“He surprised me in the descent which I didn’t expect. But I still had a chance in the running section. On the climb I had to hop off the bike and thought I lost it, but when I looked it was enough to get the last bit of power out of my legs, thinking that I couldn’t give this away. It was a fight until the end,” Van Aert said.

On the climb that suited Van der Haar to perfection he suddenly wondered why he wasn’t moving forward. “My mistake was that I was on the big ring on the final climb. You see me looking down, wondering what was going on and then I see the chain on the big ring. That bothers me most. I don’t know if I would’ve beaten him. I’m proud that I rode the race what I wanted to race. It’s a stupid mistake. I clicked but maybe not enough and it wasn’t on the small ring. It’s a crucial error,” Van der Haar said.

Van Aert powered away while a defeated Van der Haar no longer pushed on, rolling in for second place. Van der Poel didn’t fancy third place and he was passed by Nys and Pauwels. The latter won the battle for third place which was the best possible result on a rainy Sunday afternoon. “It was never possible. I felt early on that I wasn’t super. That’s what you need on a day like today. It was hard straight from the start. It wasn’t easy today. It’s hard, especially at the championships they ride really hard,” Pauwels said.

A few seconds later Nys crossed the line while taking his time to thank the crowd and celebrate a strong ride. Afterwards an emotional Nys talked to Sporza. “I didn’t think I would be emotional but when I saw Paul [Van den Bosch, coach] it happened. I was beaten on the steep climb but I’m very happy with my performance. A fourth place in this field at my age. There’s no better way to end my career,” Nys said. The 39 year-old cyclo-cross legend rode his final World championships race.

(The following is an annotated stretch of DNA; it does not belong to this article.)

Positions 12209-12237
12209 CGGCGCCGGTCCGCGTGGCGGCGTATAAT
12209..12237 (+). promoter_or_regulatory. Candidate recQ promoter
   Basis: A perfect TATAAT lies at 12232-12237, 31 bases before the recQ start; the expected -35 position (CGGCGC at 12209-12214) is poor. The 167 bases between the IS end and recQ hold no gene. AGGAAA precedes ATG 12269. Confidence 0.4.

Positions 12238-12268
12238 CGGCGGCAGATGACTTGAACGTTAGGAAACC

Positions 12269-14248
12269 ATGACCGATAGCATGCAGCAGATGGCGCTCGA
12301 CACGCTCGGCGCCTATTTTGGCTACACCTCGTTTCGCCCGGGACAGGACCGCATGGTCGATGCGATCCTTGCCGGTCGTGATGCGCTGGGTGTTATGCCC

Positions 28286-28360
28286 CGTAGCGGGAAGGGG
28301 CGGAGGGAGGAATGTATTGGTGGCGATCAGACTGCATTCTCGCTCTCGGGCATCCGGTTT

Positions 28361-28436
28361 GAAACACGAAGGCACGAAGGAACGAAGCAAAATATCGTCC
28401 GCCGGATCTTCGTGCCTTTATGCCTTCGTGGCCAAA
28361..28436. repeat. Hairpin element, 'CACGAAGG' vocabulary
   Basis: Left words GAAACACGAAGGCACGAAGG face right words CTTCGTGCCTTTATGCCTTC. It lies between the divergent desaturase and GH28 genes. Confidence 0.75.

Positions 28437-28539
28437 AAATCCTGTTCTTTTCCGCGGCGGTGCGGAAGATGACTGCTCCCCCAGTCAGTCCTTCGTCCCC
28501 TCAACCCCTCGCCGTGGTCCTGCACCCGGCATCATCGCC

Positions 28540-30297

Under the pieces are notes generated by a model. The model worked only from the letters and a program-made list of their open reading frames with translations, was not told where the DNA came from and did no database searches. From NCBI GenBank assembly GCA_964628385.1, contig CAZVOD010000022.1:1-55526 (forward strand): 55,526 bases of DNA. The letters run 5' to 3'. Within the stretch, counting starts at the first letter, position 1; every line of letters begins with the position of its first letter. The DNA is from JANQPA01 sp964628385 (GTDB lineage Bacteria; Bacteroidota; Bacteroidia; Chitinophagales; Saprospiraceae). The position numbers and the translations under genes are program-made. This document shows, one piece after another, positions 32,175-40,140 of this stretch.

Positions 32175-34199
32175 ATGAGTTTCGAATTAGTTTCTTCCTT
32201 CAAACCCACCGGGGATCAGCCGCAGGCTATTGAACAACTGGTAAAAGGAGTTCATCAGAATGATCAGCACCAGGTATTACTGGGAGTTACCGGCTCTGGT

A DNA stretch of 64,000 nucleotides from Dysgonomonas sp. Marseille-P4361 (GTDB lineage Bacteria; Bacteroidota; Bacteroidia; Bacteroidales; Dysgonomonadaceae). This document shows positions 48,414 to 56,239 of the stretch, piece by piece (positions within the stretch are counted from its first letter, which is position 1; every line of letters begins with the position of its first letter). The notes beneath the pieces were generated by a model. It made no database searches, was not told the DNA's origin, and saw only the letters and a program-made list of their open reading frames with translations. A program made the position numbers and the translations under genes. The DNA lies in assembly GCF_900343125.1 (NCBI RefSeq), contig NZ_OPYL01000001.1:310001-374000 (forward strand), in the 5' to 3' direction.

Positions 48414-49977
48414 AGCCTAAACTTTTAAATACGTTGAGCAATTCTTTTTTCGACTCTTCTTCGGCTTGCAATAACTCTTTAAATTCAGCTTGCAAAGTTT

Mathieu van der Poel and David van der Poel were fifth and sixth. Laurens Sweeck and Tom Meeusen finished in front of the first non-Belgian and non-Dutch rider, Radomir Simunek. Marcel Meisen (Germany) closed out the top-10. Former cyclo-cross world champion Lars Boom (Netherlands) rode a strong race and finished fourteenth.

Next year the UCI Cyclo-cross World championships are held in Luxembourg.

Full Results

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#Rider Name (Country) TeamResult
1Wout Van Aert (Belgium)1:05:52
2Lars Van Der Haar (Netherlands)0:00:05
3Kevin Pauwels (Belgium)0:00:35
4Sven Nys (Belgium)0:00:39
5Mathieu Van Der Poel (Netherlands)0:00:47
6David Van Der Poel (Netherlands)0:01:03
7Laurens Sweeck (Belgium)0:01:11
8Tom Meeusen (Belgium)0:01:23
9Radomir Simunek (Czech Republic)0:01:37
10Marcel Meisen (Germany)0:01:43
11Clement Venturini (France)0:02:01
12Michael Vanthourenhout (Belgium)0:02:15
13Stan Godrie (Netherlands)0:02:28
14Lars Boom (Netherlands)0:02:37
15Francis Mourey (France)0:02:43
16Michael Boros (Czech Republic)0:02:46
17Thijs Van Amerongen (Netherlands)Row 16 - Cell 2
18Corne Van Kessel (Netherlands)0:02:50
19Philipp Walsleben (Germany)0:03:00
20Steve Chainel (France)0:03:08
21Sascha Weber (Germany)0:03:15
22Julien Taramarcaz (Switzerland)0:03:21
23Stephen Hyde (United States Of America)0:03:31
24Simon Zahner (Switzerland)Row 23 - Cell 2
25Niels Wubben (Netherlands)0:03:40
26Tim Merlier (Belgium)0:03:43
27Javier Ruiz De Larrinaga Ibanez (Spain)0:03:56
28Ian Field (Great Britain)0:04:04
29Martin Haring (Slovakia)0:04:26
30Lukas Winterberg (Switzerland)0:04:29
31Lars Forster (Switzerland)0:04:46
32Ismael Esteban Aguando (Spain)0:05:10
33Severin Saegesser (Switzerland)0:05:28
34Jeremy Powers (United States Of America)0:05:29
35Yannick Eckmann (United States Of America)0:06:45
36Chris Jongewaard (Australia)0:07:00
37Liam Killeen (Great Britain)0:07:04
38Garry Millburn (Australia)0:07:13
39Travis Livermon (United States Of America)0:07:14
40Aaron Schooler (Canada)Row 39 - Cell 2
41Allen Krughoff (United States Of America)0:07:39
42Jeremy Martin (Canada)-1 Lap
43Anthony Clark (United States Of America)Row 42 - Cell 2
44Christian Helmig (Luxembourg)Row 43 - Cell 2
45Michael Van Den Ham (Canada)Row 44 - Cell 2
46Gusty Bausch (Luxembourg)Row 45 - Cell 2
47Kenneth Hansen (Denmark)-2 Laps
48Mariusz Gil (Poland)Row 47 - Cell 2
49David Fletcher (Great Britain)Row 48 - Cell 2
50Angus Edmond (New Zealand)Row 49 - Cell 2
51Cameron Jette (Canada)Row 50 - Cell 2
52Martin Eriksson (Sweden)Row 51 - Cell 2
53Fredrik Haraldseth (Norway)Row 52 - Cell 2
54Hikaru Kosaka (Japan)Row 53 - Cell 2
55Yu Takenouchi (Japan)Row 54 - Cell 2
56Jeremy Durrin (United States Of America)Row 55 - Cell 2
57Mark McConnell (Canada)-3 Laps
58Karl Heinz Gollinger (Austria)Row 57 - Cell 2
59Philipp Heigl (Austria)Row 58 - Cell 2